The pattern of cargo reception and shipment has changed with the use of the freight container – container, box or LO/LO (lift on/lift off). The use of containers, which started more than 40 years ago, in intercontinental traffic is now available in most seaports worldwide.
In the 1960’s, many seaports either had inadequate container facility or none at all. Consequently, export shipments often relied on conventional (break-bulk) vessels. The cargoes were placed alongside a vessel for hoisting on board. The stevedores (longshoremen) were often employed to carry cargoes on and off the vessel. The loading and unloading of vessels consumed too much time, which caused dockside bottlenecks and delayed shipments. With the increased use of containers, the congestion was decentralized. The problem of congestion was transferred from the docks or piers to the container freight stations or terminals.
The acronym ISO stands for the International Organization for Standardization, with headquarters in Geneva, Switzerland. The ISO freight container refers to a container complying with the ISO container standards in existence at the time of its manufacture.
Containers are available in configurations to take almost every kind of cargo and mode of transportation (ocean, air, road, and rail).
In terms of the type of cargo for which the containers are mainly intended, they are classified as general cargo container and specific cargo container.
(1) General purpose (dry cargo) container
It is suitable for the widest varieties of cargo. It is fully enclosed and weatherproof, having rigid walls, roof and floor, with at least one of its walls, either end wall (end loading) or side wall (side loading), equipped with doors.
(2) Specific purpose container
It is used to facilitate the packing (loading) and emptying (unloading) of container other than by means of doors at one side of the container, and for other specific purposes like ventilation.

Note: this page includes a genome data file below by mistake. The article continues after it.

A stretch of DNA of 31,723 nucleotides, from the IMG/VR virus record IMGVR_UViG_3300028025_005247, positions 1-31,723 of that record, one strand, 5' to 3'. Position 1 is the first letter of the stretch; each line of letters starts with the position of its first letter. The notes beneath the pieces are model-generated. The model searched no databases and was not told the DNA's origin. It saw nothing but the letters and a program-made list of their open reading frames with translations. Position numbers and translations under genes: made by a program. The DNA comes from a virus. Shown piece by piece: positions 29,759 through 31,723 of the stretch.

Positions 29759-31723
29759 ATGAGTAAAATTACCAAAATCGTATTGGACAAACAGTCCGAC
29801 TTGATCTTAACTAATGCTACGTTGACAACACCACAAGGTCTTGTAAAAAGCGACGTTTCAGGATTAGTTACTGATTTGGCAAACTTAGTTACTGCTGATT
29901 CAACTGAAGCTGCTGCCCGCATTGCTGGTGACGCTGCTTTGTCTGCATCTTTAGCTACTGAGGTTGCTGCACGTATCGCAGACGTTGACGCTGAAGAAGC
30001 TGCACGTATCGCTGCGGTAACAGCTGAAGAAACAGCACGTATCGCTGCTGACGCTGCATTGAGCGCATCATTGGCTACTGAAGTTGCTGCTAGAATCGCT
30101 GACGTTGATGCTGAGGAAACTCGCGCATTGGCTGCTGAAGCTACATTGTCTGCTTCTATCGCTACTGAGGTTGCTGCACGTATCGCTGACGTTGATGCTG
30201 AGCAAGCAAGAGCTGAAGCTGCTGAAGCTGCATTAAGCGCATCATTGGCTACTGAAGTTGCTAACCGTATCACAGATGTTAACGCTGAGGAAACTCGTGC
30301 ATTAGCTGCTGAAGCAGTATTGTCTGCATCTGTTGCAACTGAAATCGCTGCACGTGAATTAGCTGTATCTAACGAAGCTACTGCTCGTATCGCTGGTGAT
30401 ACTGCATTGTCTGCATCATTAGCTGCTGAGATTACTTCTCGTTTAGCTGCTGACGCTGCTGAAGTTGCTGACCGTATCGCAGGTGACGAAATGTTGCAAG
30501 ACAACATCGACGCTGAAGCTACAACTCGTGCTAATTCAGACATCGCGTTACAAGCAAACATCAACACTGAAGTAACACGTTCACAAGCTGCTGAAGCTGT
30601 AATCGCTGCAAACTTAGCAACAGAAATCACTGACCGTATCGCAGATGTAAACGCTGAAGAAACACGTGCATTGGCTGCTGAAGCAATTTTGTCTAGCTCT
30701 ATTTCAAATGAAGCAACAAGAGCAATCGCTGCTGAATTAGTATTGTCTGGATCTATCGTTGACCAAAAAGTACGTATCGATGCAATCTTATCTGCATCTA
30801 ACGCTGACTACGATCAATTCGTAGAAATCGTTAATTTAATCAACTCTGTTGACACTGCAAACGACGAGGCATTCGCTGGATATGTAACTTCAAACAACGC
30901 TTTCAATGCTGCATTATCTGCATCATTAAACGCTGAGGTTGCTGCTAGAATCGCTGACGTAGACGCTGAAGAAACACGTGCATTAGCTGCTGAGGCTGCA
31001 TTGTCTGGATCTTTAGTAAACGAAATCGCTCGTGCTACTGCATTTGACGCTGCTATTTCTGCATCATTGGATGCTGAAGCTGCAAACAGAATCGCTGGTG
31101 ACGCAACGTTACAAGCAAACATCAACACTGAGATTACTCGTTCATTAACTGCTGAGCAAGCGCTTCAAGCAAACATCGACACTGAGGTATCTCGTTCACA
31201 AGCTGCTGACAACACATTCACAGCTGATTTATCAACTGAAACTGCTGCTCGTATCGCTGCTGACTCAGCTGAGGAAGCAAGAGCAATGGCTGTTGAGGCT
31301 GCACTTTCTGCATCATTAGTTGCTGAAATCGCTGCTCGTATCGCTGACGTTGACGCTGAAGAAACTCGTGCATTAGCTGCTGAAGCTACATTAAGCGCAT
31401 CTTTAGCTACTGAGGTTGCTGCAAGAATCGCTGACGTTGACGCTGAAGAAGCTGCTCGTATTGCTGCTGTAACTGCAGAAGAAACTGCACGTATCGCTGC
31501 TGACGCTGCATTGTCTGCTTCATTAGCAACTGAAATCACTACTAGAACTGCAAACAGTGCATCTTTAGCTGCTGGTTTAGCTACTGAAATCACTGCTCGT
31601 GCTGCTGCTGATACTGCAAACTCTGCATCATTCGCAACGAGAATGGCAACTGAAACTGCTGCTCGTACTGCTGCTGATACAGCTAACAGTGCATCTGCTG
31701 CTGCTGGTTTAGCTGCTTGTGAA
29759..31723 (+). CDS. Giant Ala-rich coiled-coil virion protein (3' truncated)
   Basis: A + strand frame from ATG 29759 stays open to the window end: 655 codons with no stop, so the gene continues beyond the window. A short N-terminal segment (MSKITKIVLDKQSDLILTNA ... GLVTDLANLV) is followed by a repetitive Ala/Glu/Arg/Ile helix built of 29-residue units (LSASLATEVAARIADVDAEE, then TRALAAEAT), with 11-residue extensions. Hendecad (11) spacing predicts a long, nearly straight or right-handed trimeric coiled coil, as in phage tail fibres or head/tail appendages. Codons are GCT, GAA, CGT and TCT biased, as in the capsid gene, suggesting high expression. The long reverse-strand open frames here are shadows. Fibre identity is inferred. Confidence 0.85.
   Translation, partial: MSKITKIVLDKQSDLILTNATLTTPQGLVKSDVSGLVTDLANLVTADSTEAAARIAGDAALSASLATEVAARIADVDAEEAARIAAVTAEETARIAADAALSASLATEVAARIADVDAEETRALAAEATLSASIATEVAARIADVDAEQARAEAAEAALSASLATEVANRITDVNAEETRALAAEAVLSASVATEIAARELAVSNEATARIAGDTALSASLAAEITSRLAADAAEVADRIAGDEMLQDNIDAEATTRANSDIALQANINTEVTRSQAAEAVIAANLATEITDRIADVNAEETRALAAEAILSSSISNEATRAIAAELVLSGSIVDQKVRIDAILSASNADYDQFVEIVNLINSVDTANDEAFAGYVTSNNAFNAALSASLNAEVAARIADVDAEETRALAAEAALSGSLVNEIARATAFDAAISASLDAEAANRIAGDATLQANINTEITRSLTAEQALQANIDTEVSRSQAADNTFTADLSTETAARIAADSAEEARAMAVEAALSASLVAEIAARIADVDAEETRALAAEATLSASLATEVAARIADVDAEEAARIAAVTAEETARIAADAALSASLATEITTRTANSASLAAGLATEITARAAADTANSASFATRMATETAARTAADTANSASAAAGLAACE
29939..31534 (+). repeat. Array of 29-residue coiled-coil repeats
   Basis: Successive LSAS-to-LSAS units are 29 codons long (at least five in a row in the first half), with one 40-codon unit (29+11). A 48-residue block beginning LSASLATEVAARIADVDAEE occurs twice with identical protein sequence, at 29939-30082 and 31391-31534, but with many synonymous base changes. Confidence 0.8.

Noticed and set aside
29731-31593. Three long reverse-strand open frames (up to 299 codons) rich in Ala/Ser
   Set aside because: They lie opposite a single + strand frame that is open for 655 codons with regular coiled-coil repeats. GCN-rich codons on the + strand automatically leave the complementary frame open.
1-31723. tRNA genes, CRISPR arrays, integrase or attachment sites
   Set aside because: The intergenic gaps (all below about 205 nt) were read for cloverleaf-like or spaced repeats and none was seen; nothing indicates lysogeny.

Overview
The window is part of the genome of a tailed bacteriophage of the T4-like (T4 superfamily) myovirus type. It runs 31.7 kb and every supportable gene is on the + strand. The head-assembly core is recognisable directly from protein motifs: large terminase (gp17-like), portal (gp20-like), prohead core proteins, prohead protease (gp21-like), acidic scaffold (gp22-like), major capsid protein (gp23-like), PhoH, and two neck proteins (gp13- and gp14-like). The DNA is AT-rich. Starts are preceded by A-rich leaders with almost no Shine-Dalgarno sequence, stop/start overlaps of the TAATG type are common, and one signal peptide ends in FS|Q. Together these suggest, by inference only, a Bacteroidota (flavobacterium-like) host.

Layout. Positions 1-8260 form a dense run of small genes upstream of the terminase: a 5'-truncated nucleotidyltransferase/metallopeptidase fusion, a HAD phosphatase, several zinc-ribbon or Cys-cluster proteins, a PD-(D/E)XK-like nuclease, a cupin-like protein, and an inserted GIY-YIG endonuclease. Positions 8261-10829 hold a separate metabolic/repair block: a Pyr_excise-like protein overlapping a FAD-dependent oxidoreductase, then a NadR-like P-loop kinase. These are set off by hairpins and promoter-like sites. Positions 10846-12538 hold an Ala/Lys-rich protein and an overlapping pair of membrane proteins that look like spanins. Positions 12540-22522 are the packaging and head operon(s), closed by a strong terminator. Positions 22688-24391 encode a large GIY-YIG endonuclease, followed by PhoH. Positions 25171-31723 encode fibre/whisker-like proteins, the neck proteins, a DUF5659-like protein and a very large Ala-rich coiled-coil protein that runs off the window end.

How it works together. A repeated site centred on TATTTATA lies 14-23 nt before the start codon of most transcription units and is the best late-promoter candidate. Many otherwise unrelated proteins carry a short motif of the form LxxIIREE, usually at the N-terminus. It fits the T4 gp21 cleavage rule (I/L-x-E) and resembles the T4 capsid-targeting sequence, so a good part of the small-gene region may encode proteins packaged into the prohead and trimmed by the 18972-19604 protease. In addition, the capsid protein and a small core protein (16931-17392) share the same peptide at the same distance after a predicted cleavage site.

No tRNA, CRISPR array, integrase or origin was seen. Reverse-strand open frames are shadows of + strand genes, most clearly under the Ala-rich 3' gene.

(1) Thermal container (reefer)
It has insulated walls, doors, roof, and floor, which limit the range of temperature loss or gain. It is used for perishable goods like meat, fruits and vegetables.
(2) Tank container
It is used for the carriage of bulk gases and liquids like chemicals.
(3) Dry bulk container
It is used for the carriage of dry solids in bulk without packaging, such as grains and dry chemicals. It consists of a cargo-carrying structure firmly secured within the intercontinental container framework.
(4) Named cargo types
It consists of various types of containers, such as automobile (car) containers and livestock (cattle and poultry) containers.
The unit load device (ULD) is the air equivalent of the ISO container. Due to its unique shape resembling an igloo, the ULD is sometimes called the igloo (or iglu).
The air mode containers mainly are of the IATA (International Air Transport Association) types. The popular sizes of ULD include the IATA Type:
IATA Type ULD
|8 : lower deck container||60.4″ x 61.5″ x 64.0″|
|5 : lower deck container||88.0″ x 125.0″ x 64.0″|
|3 : main deck container||88.0″ x 125.0″ x 86.0″|
Several other types of ULD are also in use worldwide.
Originally posted on June 15, 2015 @ 2:38 pm